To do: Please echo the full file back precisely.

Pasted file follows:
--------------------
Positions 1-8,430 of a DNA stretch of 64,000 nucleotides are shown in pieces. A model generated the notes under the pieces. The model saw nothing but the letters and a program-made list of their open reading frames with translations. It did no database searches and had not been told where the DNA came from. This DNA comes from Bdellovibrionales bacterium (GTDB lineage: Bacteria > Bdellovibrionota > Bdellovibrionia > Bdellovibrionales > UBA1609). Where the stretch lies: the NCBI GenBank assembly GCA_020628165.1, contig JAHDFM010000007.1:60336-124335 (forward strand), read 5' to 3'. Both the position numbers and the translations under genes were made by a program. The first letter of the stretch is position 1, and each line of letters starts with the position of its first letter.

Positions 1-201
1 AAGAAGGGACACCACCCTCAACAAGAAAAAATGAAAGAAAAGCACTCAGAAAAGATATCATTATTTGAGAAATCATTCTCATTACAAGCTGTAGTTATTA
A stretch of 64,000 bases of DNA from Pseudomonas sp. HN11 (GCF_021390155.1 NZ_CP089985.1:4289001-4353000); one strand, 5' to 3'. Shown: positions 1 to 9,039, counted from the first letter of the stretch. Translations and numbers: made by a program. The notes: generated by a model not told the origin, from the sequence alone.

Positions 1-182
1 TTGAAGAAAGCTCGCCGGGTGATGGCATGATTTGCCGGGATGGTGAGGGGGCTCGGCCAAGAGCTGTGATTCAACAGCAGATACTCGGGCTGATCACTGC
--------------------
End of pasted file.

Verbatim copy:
Positions 1-8,430 of a DNA stretch of 64,000 nucleotides are shown in pieces. A model generated the notes under the pieces. The model saw nothing but the letters and a program-made list of their open reading frames with translations. It did no database searches and had not been told where the DNA came from. This DNA comes from Bdellovibrionales bacterium (GTDB lineage: Bacteria > Bdellovibrionota > Bdellovibrionia > Bdellovibrionales > UBA1609). Where the stretch lies: the NCBI GenBank assembly GCA_020628165.1, contig JAHDFM010000007.1:60336-124335 (forward strand), read 5' to 3'. Both the position numbers and the translations under genes were made by a program. The first letter of the stretch is position 1, and each line of letters starts with the position of its first letter.

Positions 1-201
1 AAGAAGGGACACCACCCTCAACAAGAAAAAATGAAAGAAAAGCACTCAGAAAAGATATCATTATTTGAGAAATCATTCTCATTACAAGCTGTAGTTATTA
A stretch of 64,000 bases of DNA from Pseudomonas sp. HN11 (GCF_021390155.1 NZ_CP089985.1:4289001-4353000); one strand, 5' to 3'. Shown: positions 1 to 9,039, counted from the first letter of the stretch. Translations and numbers: made by a program. The notes: generated by a model not told the origin, from the sequence alone.

Positions 1-182
1 TTGAAGAAAGCTCGCCGGGTGATGGCATGATTTGCCGGGATGGTGAGGGGGCTCGGCCAAGAGCTGTGATTCAACAGCAGATACTCGGGCTGATCACTGC